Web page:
As I made my way through the world, along lanes and pathways lined by larch, laburnum, and pine, I came at last to the village of the cheesegraters. Here, I thought, is somewhere I can lay my hat. My hat is not a cheese-hat. It will not be grated.
And it was not. But nor was it admired, as I felt sure it would be. No villager came up to me to say “Cor blimey, what a splendid titfer you’ve got there atop your head, meinheer!” Rather, they seemed a sullen people, jowly and hoarse, and sullen, sullen.
In the village square I sat, to observe their ways. I jotted no notes in my jotting pad. It struck me, and forcibly, forcibly, that they seemed to grate more marzipan than cheese. The air was scented with almond. Theirs was a sullen grating.
There were many gratings, too, punctuating the paving slabs of the path crisscrossing the square. Metal gratings that gleamed in the sunlight in lattice patterns of stupendous complexity, like the most delicate of lacework. What lay beneath those gratings?, I wondered. Drains and sewers, drains and sewers, came the reply, whispered on the breeze.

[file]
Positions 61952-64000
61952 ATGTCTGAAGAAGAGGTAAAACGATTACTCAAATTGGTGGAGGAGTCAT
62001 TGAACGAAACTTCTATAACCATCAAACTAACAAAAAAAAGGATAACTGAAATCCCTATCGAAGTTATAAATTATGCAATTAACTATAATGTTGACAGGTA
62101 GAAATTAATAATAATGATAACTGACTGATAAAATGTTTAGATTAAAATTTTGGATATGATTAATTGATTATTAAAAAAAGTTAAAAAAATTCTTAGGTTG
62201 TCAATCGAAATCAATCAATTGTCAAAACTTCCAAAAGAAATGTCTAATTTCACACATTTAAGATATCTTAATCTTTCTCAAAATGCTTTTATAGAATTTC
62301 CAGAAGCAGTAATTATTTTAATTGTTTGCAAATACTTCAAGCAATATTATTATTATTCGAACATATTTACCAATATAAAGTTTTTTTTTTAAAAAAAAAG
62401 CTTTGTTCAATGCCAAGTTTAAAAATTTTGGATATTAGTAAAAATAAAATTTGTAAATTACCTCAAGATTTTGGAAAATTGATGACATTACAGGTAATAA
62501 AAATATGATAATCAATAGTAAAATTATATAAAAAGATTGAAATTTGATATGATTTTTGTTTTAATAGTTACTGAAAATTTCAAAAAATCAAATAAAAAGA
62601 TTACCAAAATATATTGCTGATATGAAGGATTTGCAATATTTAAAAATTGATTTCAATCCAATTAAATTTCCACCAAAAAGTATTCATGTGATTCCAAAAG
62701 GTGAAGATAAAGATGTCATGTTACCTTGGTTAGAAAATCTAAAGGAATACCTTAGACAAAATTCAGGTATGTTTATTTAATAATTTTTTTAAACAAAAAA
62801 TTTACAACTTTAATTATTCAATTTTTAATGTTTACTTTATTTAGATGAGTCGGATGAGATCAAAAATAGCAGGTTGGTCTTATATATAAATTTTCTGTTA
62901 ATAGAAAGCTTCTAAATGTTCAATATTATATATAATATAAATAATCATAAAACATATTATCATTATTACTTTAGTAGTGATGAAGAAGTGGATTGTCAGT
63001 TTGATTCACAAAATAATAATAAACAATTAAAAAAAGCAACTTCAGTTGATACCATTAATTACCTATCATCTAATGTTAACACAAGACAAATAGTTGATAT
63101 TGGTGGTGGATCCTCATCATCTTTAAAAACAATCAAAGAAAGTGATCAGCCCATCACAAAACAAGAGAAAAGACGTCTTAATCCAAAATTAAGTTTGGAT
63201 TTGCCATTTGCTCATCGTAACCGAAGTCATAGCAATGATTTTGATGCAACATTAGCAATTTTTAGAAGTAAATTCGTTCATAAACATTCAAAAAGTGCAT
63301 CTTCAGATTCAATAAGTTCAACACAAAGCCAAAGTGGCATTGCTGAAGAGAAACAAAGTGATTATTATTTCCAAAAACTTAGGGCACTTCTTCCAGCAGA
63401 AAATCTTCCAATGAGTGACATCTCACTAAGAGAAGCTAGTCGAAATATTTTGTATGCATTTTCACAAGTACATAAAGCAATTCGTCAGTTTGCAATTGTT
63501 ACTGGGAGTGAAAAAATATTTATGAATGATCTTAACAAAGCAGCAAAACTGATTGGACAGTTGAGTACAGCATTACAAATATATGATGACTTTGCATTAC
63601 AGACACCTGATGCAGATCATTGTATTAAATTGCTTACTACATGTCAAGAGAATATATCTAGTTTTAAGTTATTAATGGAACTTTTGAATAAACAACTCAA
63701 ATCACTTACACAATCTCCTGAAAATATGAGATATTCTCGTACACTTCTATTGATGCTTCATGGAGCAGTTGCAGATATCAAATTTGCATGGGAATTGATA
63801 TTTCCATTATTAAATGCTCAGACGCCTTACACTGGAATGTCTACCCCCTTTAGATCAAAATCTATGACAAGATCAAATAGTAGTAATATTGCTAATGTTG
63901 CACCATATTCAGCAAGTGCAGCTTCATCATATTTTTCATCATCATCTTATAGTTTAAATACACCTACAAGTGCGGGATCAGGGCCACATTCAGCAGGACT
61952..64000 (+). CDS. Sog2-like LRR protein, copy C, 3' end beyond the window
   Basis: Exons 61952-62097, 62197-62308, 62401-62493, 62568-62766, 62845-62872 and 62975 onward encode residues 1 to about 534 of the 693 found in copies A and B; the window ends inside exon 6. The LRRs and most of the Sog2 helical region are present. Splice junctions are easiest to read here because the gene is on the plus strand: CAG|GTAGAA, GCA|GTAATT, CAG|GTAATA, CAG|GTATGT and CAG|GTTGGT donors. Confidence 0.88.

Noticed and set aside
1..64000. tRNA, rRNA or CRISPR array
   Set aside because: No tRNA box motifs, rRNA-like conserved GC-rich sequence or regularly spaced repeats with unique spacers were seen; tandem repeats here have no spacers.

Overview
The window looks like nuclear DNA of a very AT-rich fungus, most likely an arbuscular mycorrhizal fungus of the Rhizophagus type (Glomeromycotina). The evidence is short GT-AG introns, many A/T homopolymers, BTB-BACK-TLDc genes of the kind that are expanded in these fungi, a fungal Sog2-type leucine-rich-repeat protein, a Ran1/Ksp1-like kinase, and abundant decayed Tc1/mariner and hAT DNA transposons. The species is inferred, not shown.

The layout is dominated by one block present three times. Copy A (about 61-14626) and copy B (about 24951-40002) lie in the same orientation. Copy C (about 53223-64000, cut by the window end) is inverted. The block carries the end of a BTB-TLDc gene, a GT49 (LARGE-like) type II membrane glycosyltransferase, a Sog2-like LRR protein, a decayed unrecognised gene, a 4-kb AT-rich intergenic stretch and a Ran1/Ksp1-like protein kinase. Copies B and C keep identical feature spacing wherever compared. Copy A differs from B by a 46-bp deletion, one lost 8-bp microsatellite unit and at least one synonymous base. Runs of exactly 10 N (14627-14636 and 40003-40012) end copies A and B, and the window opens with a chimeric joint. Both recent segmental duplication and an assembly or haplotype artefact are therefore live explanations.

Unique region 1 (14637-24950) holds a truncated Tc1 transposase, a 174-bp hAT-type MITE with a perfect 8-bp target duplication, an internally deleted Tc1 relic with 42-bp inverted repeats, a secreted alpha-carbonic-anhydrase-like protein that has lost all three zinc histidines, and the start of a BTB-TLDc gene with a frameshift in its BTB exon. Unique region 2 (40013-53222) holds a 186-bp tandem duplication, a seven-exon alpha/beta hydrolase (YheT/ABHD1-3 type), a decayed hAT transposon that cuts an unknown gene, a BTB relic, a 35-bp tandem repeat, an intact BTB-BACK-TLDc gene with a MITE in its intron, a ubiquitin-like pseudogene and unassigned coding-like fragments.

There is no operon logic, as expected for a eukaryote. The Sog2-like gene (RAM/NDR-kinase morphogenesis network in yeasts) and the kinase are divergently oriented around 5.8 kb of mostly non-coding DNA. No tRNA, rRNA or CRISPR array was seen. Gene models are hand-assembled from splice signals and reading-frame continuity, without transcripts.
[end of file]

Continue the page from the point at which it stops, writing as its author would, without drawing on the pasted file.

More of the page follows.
Do not scoff when I suggest I was spoken to by the wind, by the stirrings of the almond-scented air. That is how it is in the village of the cheesegraters, that sullen place, where cheese comes cheap, and marzipan cheaper.
It was a tiny village, and when I left the square I was soon enough out in open country. Now there was no wind to speak of, or to speak to me. All was still and silent. I saw a bird in the sky, but I know nothing of ornithology. I passed on, my splendid titfer atop my head, towards another village.